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(Nikkei BP Group)

(No.1 High-Tech News Site in Japanese)

  • Apple Offers Users Professional Level of Performance, VP Says
  • October 15, 1998 (TOKYO) -- In a turnaround from a year ago, when the company was in dire straits, Apple Computer Inc. is now mounting a major comeback with the growing popularity of its iMac model personal computer.
    Phil Schiller, a vice president of Cupertino, Calif.-based Apple Computer, gave a keynote address at the WORLD PC EXPO '98 exhibition. Nikkei Personal Computing (Nikkei PC) interviewed Schiller during his stay in Japan, and inquired about the background of the iMac's success and Apple's strategy for future products, including operating systems.

    Nikkei PC: What are the reasons for the success of the iMac?

    Schiller: There are several factors behind its success.

    First, its design is even more highly accomplished than users had expected. Also, there's the fact that it is a very good product in terms of cost-performance. It incorporates some key technologies, such as its PowerPC G3 microprocessor and a low-flicker display that is easy on the eyes.

    Another reason is simply that it is very easy for users to set up.

    The final reason is that we've scored a marketing victory.

    Nikkei PC: Will the iMac become a catalyst that brings about an increase in the number of Mac users?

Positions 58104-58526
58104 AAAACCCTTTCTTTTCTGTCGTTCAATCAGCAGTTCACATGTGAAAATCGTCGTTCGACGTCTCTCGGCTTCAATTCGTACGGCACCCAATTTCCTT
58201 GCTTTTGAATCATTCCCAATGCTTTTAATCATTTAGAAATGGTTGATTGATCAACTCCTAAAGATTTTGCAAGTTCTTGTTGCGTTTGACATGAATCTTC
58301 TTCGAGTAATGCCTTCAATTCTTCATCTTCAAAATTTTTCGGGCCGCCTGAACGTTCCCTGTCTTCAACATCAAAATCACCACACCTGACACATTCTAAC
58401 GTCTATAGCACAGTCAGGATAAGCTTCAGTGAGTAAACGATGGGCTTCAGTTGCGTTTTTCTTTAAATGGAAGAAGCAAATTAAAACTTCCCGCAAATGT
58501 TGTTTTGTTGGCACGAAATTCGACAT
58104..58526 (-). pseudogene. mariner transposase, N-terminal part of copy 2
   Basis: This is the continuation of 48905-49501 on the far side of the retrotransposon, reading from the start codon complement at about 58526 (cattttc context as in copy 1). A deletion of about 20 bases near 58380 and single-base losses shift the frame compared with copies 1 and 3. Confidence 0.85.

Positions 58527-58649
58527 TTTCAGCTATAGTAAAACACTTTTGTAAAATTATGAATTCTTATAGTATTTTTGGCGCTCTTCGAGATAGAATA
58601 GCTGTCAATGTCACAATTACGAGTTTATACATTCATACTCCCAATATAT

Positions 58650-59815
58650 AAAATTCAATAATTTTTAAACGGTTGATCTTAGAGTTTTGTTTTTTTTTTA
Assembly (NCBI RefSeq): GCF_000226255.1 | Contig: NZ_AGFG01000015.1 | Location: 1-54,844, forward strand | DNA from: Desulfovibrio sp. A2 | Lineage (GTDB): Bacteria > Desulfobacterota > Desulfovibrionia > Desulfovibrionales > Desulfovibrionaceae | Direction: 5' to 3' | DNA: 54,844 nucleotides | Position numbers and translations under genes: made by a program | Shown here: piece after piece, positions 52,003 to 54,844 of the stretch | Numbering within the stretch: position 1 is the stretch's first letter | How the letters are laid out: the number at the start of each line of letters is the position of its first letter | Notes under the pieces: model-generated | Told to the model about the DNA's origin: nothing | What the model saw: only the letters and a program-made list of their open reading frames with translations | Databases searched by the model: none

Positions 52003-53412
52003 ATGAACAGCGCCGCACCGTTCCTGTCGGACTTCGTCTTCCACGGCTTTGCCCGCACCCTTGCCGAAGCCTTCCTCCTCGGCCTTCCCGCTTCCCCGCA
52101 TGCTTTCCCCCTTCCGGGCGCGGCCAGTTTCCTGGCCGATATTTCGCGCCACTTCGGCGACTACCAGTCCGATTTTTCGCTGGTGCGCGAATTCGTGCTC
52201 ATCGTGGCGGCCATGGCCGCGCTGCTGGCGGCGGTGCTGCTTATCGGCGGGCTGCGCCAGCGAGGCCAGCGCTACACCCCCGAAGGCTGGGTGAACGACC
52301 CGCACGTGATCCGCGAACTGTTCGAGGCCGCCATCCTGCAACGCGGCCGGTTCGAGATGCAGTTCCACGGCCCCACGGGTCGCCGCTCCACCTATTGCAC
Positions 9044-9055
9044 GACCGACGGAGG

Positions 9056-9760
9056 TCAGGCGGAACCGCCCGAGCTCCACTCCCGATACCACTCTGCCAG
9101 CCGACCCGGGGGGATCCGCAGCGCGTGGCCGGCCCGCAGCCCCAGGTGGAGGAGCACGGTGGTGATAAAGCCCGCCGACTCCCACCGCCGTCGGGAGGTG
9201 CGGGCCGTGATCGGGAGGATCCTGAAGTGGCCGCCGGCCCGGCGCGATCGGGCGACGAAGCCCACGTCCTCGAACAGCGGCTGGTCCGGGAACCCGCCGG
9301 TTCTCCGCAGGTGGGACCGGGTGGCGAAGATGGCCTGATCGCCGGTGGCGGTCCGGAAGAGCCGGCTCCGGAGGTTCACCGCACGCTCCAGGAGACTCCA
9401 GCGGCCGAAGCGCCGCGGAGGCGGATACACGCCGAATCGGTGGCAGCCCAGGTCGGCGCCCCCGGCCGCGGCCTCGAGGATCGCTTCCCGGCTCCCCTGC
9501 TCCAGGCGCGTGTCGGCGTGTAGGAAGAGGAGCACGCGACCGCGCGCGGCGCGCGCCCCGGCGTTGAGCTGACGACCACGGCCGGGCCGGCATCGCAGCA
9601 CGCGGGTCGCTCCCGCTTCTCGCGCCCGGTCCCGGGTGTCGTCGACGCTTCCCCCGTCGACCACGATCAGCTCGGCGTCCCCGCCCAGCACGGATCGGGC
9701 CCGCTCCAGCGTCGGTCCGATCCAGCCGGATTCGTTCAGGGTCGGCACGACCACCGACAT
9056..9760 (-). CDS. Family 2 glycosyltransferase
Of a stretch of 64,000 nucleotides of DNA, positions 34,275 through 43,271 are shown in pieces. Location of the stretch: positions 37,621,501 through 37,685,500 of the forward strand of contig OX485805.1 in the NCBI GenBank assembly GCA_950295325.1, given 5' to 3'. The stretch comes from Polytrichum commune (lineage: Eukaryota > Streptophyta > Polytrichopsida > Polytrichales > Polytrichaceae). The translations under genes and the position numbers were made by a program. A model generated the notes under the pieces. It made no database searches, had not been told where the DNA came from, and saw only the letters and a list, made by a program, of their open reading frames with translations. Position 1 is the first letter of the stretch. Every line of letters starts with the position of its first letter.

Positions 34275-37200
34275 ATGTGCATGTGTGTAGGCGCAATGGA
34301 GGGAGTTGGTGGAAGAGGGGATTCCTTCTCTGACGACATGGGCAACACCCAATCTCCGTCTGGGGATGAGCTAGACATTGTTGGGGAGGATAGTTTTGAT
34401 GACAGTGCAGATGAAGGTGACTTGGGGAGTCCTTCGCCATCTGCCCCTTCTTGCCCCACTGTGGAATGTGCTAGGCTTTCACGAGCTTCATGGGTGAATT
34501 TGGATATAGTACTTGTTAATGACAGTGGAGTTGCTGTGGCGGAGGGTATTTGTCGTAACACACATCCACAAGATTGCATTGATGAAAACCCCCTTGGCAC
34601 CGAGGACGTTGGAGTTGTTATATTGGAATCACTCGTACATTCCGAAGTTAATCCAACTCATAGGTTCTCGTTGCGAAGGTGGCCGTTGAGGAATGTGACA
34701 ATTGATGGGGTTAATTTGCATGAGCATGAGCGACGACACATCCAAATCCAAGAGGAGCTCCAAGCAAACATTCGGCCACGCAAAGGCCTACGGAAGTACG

Schiller: The iMac is being marketed to three main user groups.

    The first of these groups is made up of existing users, and there are more than 10 million of them, who are already using Macs in their homes. The second group consists of all the potential new users who have never purchased a personal computer. The last target group is the so-called PC Switchers, or those who have owned a Mac in the past, but have since switched to using PCs.

    Regarding the first of these groups, the iMac is proving particularly attractive to existing Mac users who bought their current model around four years ago and are now looking at newer models for an upgrade.

    In the second target group, that of users who are new to the personal computer market, there are about 5 million to 10 million people joining the ranks of personal computer users every year, and we are working to make sure that our brand appeals to them.

    As for the PC switchers, we just want them to come back once more and try using a Mac again.

    As for all three target user groups, we are proud to have come up with the type of product that consumers are finding attractive.

    Nikkei PC: Now that the Mac market is active again, are companies that formerly produced Mac software and peripherals returning to the fold and working to develop new products for the Mac platform?

    Schiller: Since the launch of the iMac, many developers, with Microsoft Corp. first and foremost among them, have announced plans to release new products or new versions of existing products for the Mac platform. Our program for developers has been undergoing changes since last year, and we've also been strengthening our support infrastructure.

    Nikkei PC: Can you tell us about the iMac Portable that reportedly will be released in 1999?

    Schiller: It's incorrect to call it the iMac Portable. It will be a portable Mac for the consumer market, equipped with a full-spec Mac OS and not a trimmed down or light version.